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Why Data Management is Today’s Most Important Business Discipline

  • Bill Schmarzo 
Analyst working with Business Analytics and Data Management Syst
Data management has become part of every manager’s mandate.

Why do I think Data Management is the most important business discipline for the 21st century (and why my “Big Data MBA” book and course are more relevant than ever)?  Here is my self-serving logic:

  1. Artificial Intelligence (AI) is the most powerful business discipline of our generation (with AI’s ability to continuously learn and adapt to create new sources of customer, product, service, and operational value).
  2. The ability for AI to drive effective and responsible decisions is uber highly dependent upon high-quality, accurate, complete, unbiased data sets.
  3. Data management focus on manufacturing high-quality, accurate, complete, unbiased data sets is instrumental to the economic growth in the 21st century
  4. Thusly, Data Management is the most important Business Discipline of the 21st century

IF A (AI most powerful economic force) = B (AI requires high-quality data), AND B (AI requires high-quality data) = C (data management manufactures high-quality data), THEN A (AI most powerful economic force) = C (data management) yields D (Data Management most important business discipline), right?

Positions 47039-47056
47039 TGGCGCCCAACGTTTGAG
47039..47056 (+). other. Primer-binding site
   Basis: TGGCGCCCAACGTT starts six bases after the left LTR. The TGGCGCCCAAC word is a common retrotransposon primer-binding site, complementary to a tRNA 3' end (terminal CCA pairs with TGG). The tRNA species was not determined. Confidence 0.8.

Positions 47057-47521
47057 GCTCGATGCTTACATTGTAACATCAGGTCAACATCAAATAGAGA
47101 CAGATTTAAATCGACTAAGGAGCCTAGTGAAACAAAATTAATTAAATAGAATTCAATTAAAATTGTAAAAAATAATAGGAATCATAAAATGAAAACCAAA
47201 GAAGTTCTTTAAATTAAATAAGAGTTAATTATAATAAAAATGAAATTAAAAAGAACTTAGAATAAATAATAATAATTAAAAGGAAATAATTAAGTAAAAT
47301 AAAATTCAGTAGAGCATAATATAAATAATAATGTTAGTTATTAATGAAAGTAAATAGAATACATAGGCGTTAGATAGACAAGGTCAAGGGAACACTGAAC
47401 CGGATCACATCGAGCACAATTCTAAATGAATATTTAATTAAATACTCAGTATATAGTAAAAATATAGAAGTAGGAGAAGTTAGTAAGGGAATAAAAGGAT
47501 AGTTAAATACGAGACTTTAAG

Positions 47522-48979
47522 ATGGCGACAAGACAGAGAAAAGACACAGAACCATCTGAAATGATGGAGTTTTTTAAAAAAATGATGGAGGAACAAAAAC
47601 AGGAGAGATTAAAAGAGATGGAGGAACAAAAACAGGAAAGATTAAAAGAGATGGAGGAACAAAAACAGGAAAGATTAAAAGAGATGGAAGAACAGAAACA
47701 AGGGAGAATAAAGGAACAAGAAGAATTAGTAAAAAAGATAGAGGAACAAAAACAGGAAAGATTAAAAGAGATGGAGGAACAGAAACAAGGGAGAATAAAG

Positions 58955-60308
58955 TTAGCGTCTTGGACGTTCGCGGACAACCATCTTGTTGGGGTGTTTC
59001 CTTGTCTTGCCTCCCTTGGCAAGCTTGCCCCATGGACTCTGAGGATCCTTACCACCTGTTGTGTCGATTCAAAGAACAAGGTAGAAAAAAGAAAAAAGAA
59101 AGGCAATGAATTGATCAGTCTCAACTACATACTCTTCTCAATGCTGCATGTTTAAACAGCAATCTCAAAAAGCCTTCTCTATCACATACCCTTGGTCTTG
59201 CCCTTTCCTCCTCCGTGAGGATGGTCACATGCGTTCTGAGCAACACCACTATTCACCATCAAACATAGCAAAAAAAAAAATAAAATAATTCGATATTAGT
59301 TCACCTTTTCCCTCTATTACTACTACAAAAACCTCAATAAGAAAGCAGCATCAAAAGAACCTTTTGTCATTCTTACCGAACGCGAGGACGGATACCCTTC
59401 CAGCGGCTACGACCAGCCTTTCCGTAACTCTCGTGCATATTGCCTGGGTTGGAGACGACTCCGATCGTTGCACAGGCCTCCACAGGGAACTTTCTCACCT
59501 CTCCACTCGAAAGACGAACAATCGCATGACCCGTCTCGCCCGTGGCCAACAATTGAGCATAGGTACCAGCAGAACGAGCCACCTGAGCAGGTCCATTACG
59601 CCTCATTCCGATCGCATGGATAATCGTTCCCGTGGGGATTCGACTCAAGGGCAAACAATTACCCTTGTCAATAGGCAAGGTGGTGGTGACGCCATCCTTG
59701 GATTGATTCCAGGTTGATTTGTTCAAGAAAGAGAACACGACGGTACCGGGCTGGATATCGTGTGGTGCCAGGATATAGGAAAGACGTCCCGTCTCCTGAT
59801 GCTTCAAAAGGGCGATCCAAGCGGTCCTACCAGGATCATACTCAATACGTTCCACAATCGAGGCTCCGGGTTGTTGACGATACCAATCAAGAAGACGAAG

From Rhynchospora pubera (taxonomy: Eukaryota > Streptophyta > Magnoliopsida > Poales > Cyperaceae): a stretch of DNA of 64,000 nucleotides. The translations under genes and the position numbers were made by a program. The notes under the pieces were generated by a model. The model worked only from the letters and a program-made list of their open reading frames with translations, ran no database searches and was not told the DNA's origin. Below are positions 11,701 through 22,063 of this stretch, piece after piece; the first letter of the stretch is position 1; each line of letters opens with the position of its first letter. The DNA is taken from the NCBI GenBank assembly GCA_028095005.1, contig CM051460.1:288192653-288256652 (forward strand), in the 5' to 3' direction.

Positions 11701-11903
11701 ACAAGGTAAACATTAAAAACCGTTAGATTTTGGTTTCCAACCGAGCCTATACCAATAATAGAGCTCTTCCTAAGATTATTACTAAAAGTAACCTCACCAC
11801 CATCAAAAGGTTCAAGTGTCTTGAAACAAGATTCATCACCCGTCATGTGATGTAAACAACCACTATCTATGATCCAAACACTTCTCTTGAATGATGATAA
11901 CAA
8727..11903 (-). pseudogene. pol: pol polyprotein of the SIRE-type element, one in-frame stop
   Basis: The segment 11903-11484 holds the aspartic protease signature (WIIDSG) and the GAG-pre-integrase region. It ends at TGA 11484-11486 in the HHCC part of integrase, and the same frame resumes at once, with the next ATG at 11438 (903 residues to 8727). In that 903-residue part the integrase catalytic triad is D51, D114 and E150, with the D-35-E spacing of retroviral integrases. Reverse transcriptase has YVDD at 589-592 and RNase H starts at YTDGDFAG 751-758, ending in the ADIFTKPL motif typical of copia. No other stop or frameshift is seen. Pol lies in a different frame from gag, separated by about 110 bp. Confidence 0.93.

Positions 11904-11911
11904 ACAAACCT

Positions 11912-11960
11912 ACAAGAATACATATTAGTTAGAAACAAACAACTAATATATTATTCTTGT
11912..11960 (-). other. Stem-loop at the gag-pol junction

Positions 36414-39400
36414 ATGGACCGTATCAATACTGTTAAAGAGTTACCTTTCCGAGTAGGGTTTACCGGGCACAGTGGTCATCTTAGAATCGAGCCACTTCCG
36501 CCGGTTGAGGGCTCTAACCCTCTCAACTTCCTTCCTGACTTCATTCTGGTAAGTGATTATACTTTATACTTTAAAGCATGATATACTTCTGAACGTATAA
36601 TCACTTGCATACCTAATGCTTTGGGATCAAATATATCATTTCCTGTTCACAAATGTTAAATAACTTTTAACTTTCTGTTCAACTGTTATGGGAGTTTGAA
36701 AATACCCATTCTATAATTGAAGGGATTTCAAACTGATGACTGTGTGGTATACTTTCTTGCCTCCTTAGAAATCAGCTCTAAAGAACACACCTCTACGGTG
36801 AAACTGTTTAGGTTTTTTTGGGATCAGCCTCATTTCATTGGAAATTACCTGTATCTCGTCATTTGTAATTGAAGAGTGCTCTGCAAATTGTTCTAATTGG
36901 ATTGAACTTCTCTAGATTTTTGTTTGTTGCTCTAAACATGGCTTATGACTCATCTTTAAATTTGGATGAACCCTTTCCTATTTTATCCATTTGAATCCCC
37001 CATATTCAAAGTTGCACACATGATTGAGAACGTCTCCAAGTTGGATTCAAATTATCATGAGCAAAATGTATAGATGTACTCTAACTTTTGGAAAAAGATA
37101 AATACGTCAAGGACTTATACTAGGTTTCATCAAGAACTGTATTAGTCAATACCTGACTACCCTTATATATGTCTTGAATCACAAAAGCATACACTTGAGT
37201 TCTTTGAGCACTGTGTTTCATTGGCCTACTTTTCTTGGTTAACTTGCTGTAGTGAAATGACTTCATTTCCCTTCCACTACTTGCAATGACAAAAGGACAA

And let’s be clear: what I am saying is that Data Management is more than just a technology capability.  Data Management is the most important business discipline in the age where data is the most valuable resource in the world and is the catalyst for driving the economic growth of the 21st century.  Here’s more on my rationale.

A. AI Most Powerful Business Discipline and Economic Force

Research touting the business and society benefits of AI is everywhere (reminds me of Chickenman…he’s everywhere, he’s everywhere!!). PwC estimates in “Sizing the prize: PwC’s Global Artificial Intelligence Study: Exploiting the AI Revolution” that AI could contribute up to $15.7 trillion to the global economy in 2030, more than the current output of China and India combined, with $6.6 trillion of that $15.7 trillion coming from increased productivity and $9.1 trillion from consumption-side effects (Figure 1).